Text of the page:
They’re very good, but
they’re only wood,
So they have to be shown
The step to take and the bow to make—
They cannot dance alone!
Quadrille, gavotte, and I don’t know what,
They soon will clever be!
So, dolls who sigh to be dancers, try
Our Dolls’ Academy!
[Illustration: A JOLLY RIDE.]
When Dorothy’s and Oliver’s father and mother had arranged to go abroad for six weeks, the question arose: “What shall we do with the children?” They had many aunts and uncles who would willingly take care of them, but their mother wanted them to be in the country; so, in the end, it was decided to send them with their nurse to stay at a farm, the mistress of which had once been a nurse to their mother, and who was sure to take good care of them.
There was a great deal of excitement and bustle, but at last all was ready, and the day came for them to say good-bye for a short time to their home. Their ponies had already been sent on, and the terrier Patch was to go with them.
Their mother was going with them, and their father saw them off at the station.
When they arrived at the Dale Farm there was a warm welcome for them. Their mother and her old nurse had a lot to talk about, and then they went into the quaint farm-parlour for tea, and how they all enjoyed the honey and cream and hot scones!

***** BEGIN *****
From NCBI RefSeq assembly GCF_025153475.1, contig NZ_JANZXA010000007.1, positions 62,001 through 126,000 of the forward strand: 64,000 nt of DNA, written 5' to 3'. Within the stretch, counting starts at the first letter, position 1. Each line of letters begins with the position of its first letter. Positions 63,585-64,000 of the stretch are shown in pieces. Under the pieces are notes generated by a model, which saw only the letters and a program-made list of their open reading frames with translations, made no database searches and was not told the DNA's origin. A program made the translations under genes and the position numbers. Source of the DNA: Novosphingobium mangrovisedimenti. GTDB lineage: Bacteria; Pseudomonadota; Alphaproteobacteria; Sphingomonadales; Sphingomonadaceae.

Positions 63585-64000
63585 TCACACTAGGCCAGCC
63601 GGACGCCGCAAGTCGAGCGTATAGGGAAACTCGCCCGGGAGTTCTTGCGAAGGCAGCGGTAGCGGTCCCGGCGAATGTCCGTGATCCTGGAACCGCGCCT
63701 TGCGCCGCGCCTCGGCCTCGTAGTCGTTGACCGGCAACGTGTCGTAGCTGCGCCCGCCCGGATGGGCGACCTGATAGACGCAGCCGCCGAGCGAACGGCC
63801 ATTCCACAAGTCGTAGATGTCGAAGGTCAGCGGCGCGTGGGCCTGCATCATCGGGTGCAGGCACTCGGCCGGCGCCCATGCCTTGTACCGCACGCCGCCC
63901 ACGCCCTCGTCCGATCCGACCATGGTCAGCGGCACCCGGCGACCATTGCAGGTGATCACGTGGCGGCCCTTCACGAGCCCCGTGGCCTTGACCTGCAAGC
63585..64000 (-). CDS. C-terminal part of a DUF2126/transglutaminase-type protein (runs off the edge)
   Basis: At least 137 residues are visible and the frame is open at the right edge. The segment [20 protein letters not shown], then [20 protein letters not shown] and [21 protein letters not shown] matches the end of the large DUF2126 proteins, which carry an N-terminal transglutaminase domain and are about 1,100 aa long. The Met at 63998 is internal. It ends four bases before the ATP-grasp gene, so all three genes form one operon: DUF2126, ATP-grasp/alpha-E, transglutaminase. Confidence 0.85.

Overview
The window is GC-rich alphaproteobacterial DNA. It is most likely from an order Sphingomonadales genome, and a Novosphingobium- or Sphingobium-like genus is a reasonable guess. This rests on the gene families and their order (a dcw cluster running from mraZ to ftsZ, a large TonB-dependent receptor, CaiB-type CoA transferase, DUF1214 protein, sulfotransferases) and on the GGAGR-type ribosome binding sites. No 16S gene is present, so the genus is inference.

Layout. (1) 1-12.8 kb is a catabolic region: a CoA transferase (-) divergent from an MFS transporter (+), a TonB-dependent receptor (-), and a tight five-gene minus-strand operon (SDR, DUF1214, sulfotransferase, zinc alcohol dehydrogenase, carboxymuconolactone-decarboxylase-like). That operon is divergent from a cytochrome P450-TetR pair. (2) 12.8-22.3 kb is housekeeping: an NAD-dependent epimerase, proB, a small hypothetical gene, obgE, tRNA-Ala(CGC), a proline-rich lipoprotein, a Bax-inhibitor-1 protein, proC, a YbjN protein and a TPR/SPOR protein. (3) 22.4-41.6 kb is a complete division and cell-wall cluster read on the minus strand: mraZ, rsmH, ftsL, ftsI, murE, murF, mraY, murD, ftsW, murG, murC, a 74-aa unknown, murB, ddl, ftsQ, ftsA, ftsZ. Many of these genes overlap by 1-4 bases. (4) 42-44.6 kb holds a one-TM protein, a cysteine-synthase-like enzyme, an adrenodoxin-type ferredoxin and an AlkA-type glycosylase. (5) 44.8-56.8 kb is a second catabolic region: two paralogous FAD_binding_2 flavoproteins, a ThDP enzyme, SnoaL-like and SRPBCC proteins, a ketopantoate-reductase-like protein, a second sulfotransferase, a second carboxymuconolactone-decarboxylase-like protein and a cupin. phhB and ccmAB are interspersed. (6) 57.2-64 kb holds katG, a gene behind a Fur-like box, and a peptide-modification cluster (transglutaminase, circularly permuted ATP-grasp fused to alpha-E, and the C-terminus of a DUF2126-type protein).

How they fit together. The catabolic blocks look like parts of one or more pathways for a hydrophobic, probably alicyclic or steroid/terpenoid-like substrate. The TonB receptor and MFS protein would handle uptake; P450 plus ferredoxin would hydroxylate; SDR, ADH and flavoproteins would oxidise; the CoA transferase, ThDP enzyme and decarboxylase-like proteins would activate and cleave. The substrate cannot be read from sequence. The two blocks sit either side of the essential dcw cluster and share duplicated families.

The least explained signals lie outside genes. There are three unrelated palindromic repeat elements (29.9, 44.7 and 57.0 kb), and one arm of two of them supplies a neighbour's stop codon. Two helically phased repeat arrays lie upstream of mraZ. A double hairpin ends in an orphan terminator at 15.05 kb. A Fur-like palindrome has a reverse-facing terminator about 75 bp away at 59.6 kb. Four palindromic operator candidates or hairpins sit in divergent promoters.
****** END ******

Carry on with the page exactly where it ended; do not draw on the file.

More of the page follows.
After tea they had to say good-bye to their mother, for she had to be driven back to the station.
The following morning the children were wakened by the crowing of the cocks and the cackling of the hens and other noises unfamiliar to them. After breakfast, they went on a tour of inspection round the farm places. They also went to greet their ponies, who seemed quite rejoiced to hear their voices in this strange land. Then they went to see Mrs. Farmer feed her poultry; and what a noise there was among the turkeys, and geese, and ducks, and hens!—all so hungry for breakfast, and all pushing round without the slightest regard for good manners. After them there were the calves to feed. Six long-legged shaky little things—they wondered they could ever grow into anything to be afraid of. Before they had half finished looking round nurse called them to get ready for their ride.
Everything was different from what it was at home, for they were to take their rides without a groom, and across the common, a big place covered with short crisp grass, with occasional clumps of rushes and thistles; and here they could canter, or gallop, or race without fear of harm.
People and animals seemed to do as they liked on the common. Donkeys browsed sleepily, and when the children came near lifted their heads as if to say: “Who are these strangers? They’re not donkeys, so what do they want on our ground?”